Public Scholars

From the center's earliest years, we have showcased the university's most exciting scholars in our Public Scholar lecture series. Many of the Public Scholar lectures have been published (in slightly revised form) as Occasional Papers of the Center. 

2017 Public Scholar

February 21, 2017

Stephen LongStephen Long, Maguire Chair of Ethics

Will the Truth Set You Free in a Post-Truth Political World?

Veritas liberabit vos – “the truth will set you free.” Southern Methodist University’s motto relates freedom to truth. If you want to be free, truth is one of its conditions. Is that assumption warranted? Not only recent political events that speak of “alternative facts” question it, but ancient and modern philosophers, rulers and poets were likewise suspicious. “What is truth?” said Pilate, and Francis Bacon reminds us, “he would not stay for an answer.” Is truth a source of political and ethical freedom, or is it freedom’s enemy?

This lecture will argue that speaking the truth is the most urgent political and ethical task in late modernity if we are to have a politics that is something other than a contest of wills. Achieving such a politics requires shifting the formation and education of moral agency away from preparation primarily for state and market life to virtuous communities and/or communities of care.


Recent Public Scholar Lectures

October 8, 2015  
Tom Mayo, Professor of Law and Medical Ethicist

The Irrelevance of Death

"Medical scholars and practitioners agree that “death” is real: it happens. Increasingly, however, there is disagreement over when death occurs and whether the two prevailing standards for the determination of death (cardio-pulmonary and neurological criteria) provide meaningful guidance. At the same time, developments in the field of organ transplantation have led some medical ethicists to call for the abandonment of the “Dead Donor Rule” as a useless relic of a bygone era. This lecture will explore whether we are approaching a time when it may be legal and ethical to kill patients for their organs (and whether we have been at that point for decades without realizing it)." 

October 23, 2013
Howell Public ScholarRobert Howell, Ph.D., Professor of Philosophy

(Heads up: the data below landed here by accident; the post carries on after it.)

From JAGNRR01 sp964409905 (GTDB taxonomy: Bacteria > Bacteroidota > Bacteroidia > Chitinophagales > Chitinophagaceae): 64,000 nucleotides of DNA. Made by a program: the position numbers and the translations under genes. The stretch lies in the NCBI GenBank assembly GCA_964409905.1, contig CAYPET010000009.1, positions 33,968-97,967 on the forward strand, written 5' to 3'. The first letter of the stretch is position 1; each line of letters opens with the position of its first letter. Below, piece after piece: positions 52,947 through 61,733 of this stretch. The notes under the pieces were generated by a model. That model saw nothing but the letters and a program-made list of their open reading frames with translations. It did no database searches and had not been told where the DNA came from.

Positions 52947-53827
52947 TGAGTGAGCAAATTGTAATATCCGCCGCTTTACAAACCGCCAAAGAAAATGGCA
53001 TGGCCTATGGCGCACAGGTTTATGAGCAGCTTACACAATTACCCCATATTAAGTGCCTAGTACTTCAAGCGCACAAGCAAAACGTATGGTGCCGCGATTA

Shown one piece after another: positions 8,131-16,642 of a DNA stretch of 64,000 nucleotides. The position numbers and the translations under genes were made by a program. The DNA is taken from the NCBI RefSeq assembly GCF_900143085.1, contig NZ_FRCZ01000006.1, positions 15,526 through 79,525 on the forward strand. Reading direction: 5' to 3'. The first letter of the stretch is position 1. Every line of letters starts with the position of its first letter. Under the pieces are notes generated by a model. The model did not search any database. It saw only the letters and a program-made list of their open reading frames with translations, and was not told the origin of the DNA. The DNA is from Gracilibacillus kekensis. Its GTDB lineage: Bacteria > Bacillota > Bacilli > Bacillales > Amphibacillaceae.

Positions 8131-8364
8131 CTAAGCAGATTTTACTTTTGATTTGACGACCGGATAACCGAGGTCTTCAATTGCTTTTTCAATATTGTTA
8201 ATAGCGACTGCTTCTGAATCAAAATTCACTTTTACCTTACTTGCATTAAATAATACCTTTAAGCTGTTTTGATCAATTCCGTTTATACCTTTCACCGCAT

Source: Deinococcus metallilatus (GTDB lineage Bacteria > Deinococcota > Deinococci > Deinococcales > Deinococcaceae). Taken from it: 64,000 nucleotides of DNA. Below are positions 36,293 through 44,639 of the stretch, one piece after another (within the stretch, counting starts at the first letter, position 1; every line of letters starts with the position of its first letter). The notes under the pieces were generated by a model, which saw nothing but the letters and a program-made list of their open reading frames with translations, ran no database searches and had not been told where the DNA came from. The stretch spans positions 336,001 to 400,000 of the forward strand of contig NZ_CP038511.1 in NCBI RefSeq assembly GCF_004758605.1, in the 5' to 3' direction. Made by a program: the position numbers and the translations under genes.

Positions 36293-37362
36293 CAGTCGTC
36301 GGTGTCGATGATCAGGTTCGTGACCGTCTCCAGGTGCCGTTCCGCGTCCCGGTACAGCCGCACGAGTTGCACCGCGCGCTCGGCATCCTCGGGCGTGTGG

Google Morals

If I lose my way when going from SMU to the Meyerson, I'm not terribly worried.  I simply pull out my phone and use Google Maps.  Wondrous technology aside, no one thinks that is a particularly strange way to come to know locations and distances.  Suppose, though, that I found myself in doubt about whether or not abortion was wrong, or whether eating meat was permissible.  Well, I can just pull out my phone and use Google Morals!  It will tell me the truth about the issues, and then I can go about my merry way voting and eating in accordance with my new beliefs.

Watch full lecture on YouTube Video

April 4, 2013  Ryszard StroynowskiRyszard Stroynowski, Ph.D., Professor of Physics

The Evolution of the Universe - Higgs and Beyond

"We teach students about science as an unchanging set of basic rules that govern our physical world as we see it today.  We justify them by quoting selected historical developments of our understanding creating an impression that science changes in a logical, linear fashion.  Such a picture is not quite right.  In our lifetime, many fields of science have undergone major revolutions of thought and paradigm changes." 

Watch full lecture on YouTube Video

October 1, 2012  Dennis SimonDennis Simon, Ph.D., Professor of Political Science 
 Altshuler Distinguished Teaching Professor 

The Politics of Memory and the Legacy of the Civil Rights Movement

“We are in the midst of a 50th Anniversary Season in which we commemorate a number of landmark events in the Civil Rights Movement. This talk will examine those events, highlight the major legacies of the civil rights movement, and consider the role of race and the memory of the movement in contemporary American Politics.”

Watch full lecture on YouTube Video

September 8, 2011 Billy Abraham William Abraham, Ph.D. 
 Albert Cook Outler Professor of Wesley Studies 

Haunted Memories and Complex Loyalties